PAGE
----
Question Among urine drug test results positive for cocaine or methamphetamine, how has the prevalence of positive results for nonprescribed fentanyl changed through time?
Findings In this cross-sectional study of 1 million urine drug test results from January 2013 through September 2018, positivity rates for nonprescribed fentanyl in the cocaine-positive group increased significantly. Positivity rates for nonprescribed fentanyl in the methamphetamine-positive group also increased significantly, from 0.9% to 7.9%, a 798% increase.
Meaning The concomitant use of fentanyl with a stimulant poses a significant risk to public health because of heightened risk of overdose.
Importance Drug overdose deaths continue to increase, despite the leveling off of prescription opioid use and policy changes limiting opioid prescribing. Illicit fentanyl is the leading cause of drug overdose death, and it is important to characterize the emerging combination of other illicit drugs with fentanyl, which increases the risk of overdose.
Objective To determine whether rates of the combination of nonprescribed fentanyl with cocaine or methamphetamine have changed in urine drug test (UDT) results through time.
Design, Setting, and Participants This cross-sectional study of UDT results from January 1, 2013, through September 30, 2018, included patient specimens submitted for UDTs by health care professionals as part of routine care. Patients were selected from health care practices across the United States, including substance use disorder treatment centers, pain management practices, primary care practices, behavioral health practices, obstetrics and gynecology practices, and multispecialty groups. The UDT analysis used liquid chromatography–tandem mass spectrometry to detect benzoylecgonine (cocaine metabolite), methamphetamine, fentanyl, and norfentanyl. Specimens from individuals reported to have been prescribed fentanyl were excluded. A convenience sample approach was used to randomly select 1 million unique patient UDT specimens from Millennium Health’s UDT database for further analysis. Each specimen had associated cocaine, methamphetamine, and fentanyl UDT results.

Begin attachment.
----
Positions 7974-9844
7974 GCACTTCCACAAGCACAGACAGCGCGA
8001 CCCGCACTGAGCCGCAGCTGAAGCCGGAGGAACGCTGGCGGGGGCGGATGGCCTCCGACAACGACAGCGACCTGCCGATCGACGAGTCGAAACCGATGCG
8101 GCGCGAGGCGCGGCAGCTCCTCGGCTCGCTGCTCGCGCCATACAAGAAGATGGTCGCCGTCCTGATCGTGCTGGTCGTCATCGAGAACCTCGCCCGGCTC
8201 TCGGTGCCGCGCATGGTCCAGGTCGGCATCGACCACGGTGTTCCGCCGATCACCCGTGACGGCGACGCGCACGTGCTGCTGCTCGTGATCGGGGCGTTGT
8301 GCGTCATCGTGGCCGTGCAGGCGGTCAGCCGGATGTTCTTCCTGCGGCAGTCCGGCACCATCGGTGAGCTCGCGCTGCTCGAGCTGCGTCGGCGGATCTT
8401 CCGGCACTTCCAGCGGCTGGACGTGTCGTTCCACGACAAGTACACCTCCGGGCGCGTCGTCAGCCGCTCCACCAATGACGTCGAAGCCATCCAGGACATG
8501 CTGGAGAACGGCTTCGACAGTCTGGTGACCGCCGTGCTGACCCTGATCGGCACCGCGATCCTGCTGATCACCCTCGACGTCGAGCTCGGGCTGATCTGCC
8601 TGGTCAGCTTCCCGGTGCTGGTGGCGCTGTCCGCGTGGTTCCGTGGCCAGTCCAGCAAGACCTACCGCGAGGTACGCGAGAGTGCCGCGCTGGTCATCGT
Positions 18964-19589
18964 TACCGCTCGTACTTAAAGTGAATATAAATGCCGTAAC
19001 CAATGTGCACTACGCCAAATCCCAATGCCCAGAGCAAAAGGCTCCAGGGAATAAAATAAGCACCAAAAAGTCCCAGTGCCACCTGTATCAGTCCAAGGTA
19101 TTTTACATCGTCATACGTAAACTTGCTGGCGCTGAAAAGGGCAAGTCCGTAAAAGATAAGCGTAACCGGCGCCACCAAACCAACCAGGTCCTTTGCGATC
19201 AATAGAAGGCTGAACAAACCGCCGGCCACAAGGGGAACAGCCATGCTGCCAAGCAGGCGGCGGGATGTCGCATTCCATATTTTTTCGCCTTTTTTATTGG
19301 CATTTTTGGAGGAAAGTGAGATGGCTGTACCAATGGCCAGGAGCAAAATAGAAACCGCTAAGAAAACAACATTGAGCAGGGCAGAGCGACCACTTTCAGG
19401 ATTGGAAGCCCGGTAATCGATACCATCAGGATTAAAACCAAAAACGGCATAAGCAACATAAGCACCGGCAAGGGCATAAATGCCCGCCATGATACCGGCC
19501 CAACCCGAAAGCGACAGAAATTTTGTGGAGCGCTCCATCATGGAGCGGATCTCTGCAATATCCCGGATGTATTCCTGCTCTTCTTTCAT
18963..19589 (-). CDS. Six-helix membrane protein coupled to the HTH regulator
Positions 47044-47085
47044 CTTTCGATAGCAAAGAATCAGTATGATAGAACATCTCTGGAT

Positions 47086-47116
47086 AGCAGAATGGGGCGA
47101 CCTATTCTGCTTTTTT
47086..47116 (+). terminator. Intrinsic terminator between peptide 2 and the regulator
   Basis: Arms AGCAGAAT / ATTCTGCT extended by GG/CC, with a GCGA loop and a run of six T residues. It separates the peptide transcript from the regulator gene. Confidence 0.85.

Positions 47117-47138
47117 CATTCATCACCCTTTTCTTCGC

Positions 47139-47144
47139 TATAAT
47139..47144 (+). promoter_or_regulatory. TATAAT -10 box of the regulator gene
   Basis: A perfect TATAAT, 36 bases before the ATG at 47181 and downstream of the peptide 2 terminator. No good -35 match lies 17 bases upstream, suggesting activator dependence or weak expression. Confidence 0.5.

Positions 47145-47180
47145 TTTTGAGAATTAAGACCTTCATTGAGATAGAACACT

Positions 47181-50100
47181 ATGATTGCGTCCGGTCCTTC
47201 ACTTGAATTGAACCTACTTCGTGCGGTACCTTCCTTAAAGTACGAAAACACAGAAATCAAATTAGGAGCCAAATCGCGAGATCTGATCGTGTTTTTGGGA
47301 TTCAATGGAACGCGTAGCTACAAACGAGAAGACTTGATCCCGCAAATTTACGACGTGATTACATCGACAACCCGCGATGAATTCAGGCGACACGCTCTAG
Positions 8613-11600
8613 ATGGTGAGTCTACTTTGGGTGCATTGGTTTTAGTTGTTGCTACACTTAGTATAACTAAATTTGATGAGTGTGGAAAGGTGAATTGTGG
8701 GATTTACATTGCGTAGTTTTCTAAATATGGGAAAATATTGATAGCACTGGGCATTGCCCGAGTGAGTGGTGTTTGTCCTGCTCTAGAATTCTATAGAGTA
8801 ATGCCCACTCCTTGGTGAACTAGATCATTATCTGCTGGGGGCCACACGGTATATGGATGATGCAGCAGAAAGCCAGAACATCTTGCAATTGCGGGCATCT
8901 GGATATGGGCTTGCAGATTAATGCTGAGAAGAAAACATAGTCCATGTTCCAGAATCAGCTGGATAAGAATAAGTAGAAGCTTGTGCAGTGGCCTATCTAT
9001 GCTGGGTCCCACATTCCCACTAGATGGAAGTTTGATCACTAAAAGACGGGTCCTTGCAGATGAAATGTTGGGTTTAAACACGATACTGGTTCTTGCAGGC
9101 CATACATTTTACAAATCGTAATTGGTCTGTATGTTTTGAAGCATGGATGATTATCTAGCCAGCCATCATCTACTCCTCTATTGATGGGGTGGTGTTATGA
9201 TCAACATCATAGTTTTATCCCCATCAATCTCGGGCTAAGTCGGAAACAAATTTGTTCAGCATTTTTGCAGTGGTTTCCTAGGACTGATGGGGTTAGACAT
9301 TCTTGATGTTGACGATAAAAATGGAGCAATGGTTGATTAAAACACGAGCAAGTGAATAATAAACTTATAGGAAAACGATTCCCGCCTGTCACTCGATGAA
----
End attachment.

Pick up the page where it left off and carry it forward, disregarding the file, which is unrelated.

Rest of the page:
Exposures Medically necessary UDT to detect benzoylecgonine (cocaine metabolite), methamphetamine, fentanyl, and norfentanyl, ordered by a health care professional as part of routine patient care.
Main Outcomes and Measures Rates of nonprescribed fentanyl positivity among cocaine- or methamphetamine-positive UDT results, quantified through time.
Results In a sampling of 1 million unique patients’ UDT specimens analyzed for cocaine and fentanyl (median [interquartile range] age, 44 [19-69] years; 55.0% women), positivity rates for nonprescribed fentanyl among the cocaine-positive results increased significantly, from 0.9% (n = 84) (95% CI, 0.7%-1.1%) in 2013 to 17.6% (n = 427) (95% CI, 16.1%-19.1%) in 2018, a 1850% increase (τ = 0.78; z = 9.45; P < .001). In the same sampling of 1 million specimens, positivity rates for nonprescribed fentanyl among the methamphetamine-positive results also increased significantly, from 0.9% (n = 29) (95% CI, 0.6%-1.2%) in 2013 to 7.9% (n = 344) (95% CI, 7.1%-8.7%) in 2018, a 798% increase (τ = 0.72; z = 8.75; P < .001).
Conclusions and Relevance An increasing number of UDT results positive for cocaine or methamphetamine were also positive for nonprescribed fentanyl. This provides additional insight into recently reported increases in cocaine- and methamphetamine-related overdoses. Stimulant users who may be opioid naive are at a heightened risk of overdose when exposed to fentanyl. Clinicians need to be aware that patients presenting for treatment of suspected drug overdose or substance use disorder may have been exposed, knowingly or unknowingly, to multiple substances, including the combination of stimulants and opioids.